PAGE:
Rice Solar Energy Project

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Rice Solar Energy Project
Rice Solar Energy Project is located in California
Rice Solar Energy Project
Location of Rice Solar Energy Project
Country United States
Location Riverside County, California
Coordinates 34°4′0″N 114°48′30″W / 34.06667°N 114.80833°W / 34.06667; -114.80833Coordinates: 34°4′0″N 114°48′30″W / 34.06667°N 114.80833°W / 34.06667; -114.80833
Status Proposed
Construction cost $750 million
Solar field
Type CSP
CSP technology Solar power tower
Site resource 2,598 kWh/m2/yr
Power generation
Nameplate capacity 150 MW
Capacity factor 34%
Annual net output 450 GW·h[1]

The Rice Solar Energy Project was a 150 MW concentrating solar power facility project proposed for Rice Valley in the southern Mojave Desert, within Riverside County in southern California.[3] It was put on indefinite hold in 2014. [4]


Proposed by Rice Solar, a subsidiary of SolarReserve, the thermal power tower facility would have been located on 1,410 acres (570 ha) of private land on the site of the former Rice Army Airfield, near the former settlement of Rice.[3]

The project's innovative molten salt storage system was to capture solar energy and deliver power to the grid even after the sun goes down. The facility was "expected to power 68,000 homes, create up to 450 construction jobs, and generate more than $48 million in state and local tax revenue over the first 10 years of operation."[5]


The project was developed by Rice Solar Energy, LLC, a subsidiary of SolarReserve, LLC. The facility would have consisted of about 17,000 heliostats[2] focused onto a central receiver tower with an overall height of 653 feet (199 m),[6] and an integrated thermal storage system, which uses molten salt, a mixture of sodium nitrate and potassium nitrate, as heat carrier.[1][7] The power plant would have been located on 1,410 acres (570 ha) of private land, with previously disturbed and natural habitat sections.[5]

The project had undergone extensive environmental review and had proposed mitigations for environmental impacts from its construction and operation. SolarReserve was to fund the acquisition and enhancement of 1,522 acres (616 ha) to compensate for impacts to desert tortoise habitat on private and public land.[5]

In December 2011, Secretary of the Interior Ken Salazar approved a transmission line, access road and substation on public lands that will connect the Rice project to the power grid in California.[5]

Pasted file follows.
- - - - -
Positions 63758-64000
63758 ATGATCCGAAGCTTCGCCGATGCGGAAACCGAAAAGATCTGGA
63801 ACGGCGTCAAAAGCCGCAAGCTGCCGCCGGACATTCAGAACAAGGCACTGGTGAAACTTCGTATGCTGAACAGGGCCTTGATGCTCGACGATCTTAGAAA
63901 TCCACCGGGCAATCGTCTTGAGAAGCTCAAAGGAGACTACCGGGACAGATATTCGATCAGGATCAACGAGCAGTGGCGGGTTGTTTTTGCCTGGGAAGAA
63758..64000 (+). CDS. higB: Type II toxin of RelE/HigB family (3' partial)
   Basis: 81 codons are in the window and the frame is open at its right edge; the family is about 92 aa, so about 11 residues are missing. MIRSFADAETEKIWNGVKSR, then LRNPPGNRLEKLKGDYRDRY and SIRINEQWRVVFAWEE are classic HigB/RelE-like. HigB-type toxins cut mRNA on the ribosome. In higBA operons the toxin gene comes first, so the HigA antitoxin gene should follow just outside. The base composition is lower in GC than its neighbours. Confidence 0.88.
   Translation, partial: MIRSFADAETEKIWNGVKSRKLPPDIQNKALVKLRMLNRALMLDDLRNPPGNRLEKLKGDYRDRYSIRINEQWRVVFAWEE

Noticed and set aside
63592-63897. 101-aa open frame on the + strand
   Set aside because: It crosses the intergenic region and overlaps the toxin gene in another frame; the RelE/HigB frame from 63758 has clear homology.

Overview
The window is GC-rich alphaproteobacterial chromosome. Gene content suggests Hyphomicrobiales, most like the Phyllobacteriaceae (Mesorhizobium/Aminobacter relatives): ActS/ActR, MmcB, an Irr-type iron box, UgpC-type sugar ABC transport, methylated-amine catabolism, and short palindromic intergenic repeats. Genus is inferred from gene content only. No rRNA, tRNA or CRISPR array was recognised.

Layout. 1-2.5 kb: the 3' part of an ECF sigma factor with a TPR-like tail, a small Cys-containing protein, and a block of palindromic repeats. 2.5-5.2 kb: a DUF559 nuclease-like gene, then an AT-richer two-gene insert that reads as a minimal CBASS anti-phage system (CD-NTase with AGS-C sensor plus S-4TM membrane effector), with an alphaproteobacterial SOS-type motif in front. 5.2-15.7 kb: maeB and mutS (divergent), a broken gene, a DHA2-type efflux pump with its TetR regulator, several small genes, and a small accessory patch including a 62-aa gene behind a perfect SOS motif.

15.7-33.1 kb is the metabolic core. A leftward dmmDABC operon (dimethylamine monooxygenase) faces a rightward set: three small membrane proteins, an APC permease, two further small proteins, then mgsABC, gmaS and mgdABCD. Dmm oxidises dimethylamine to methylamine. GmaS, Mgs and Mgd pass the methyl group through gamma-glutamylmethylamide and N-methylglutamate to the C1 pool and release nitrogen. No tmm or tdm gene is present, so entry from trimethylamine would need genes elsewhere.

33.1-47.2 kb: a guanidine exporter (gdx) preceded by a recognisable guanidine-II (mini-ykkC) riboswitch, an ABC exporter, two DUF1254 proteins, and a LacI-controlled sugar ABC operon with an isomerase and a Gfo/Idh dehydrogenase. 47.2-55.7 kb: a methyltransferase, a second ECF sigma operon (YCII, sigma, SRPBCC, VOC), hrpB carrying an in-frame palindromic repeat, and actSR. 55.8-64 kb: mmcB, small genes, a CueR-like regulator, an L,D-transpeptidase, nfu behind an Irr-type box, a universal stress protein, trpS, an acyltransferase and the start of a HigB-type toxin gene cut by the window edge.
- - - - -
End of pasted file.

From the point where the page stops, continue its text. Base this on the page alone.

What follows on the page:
In January 2013, the California Public Utilities Commission (CPUC) approved SolarReserve's amended 25-year power purchase agreement (PPA) with Pacific Gas and Electric (PG&E).[8]

Indefinite hold[edit]

As of October 2014, SolarReserve put the Rice Solar Project on "indefinite hold". The reason was the investment tax credit for renewable energy slated to drop from 30 percent to 10 percent at the end of 2016, and only available for projects that are fully online by then."[9]

See also[edit]


  1. ^ a b "Rice Solar Energy Project - Power Plant Licensing Case". California Energy Commission. Retrieved 2011-12-12. 
  2. ^ a b "Rice Solar Energy Project". Concentrating Solar Power Projects. National Renewable Energy Laboratory (NREL), U.S. Department of Energy (DOE). December 3, 2010. Retrieved 12 December 2011. 
  3. ^ a b "Rice Solar Energy Project: Notice of Proposed Power Plant" (PDF). California Energy Commission. Archived from the original (PDF) on 2011-07-08. Retrieved 2010-12-26. 
  4. ^ The Desert Sun: "Developer puts Rice large-scale solar project on indefinite hold", by Sammy Roth, 3 October 2014 . (accessed 12 June 2016).
  5. ^ a b c d States News Service (12 September 2011). "Secretary Salazar approves transmission for solar thermal power tower project". Power Engineering. 
  6. ^ "Frequently Asked Questions". Rice Solar. Retrieved 12 December 2011. 
  7. ^ Liggett, Brit (2010-12-16). "California's First Molten Salt Solar Energy Project Gets Green Light". Inhabitat.com. Retrieved 2010-12-26. 
  8. ^ "SolarReserve Project Receives Unanimous Approval From California Public Utilities" (Press release). SolarReserve. January 28, 2013. Retrieved 31 January 2013. 
  9. ^ Rice large-scale solar project near Blythe all but dead, The Desert Sun, October 3, 2014, retrieved 17 January 2016 

External links[edit]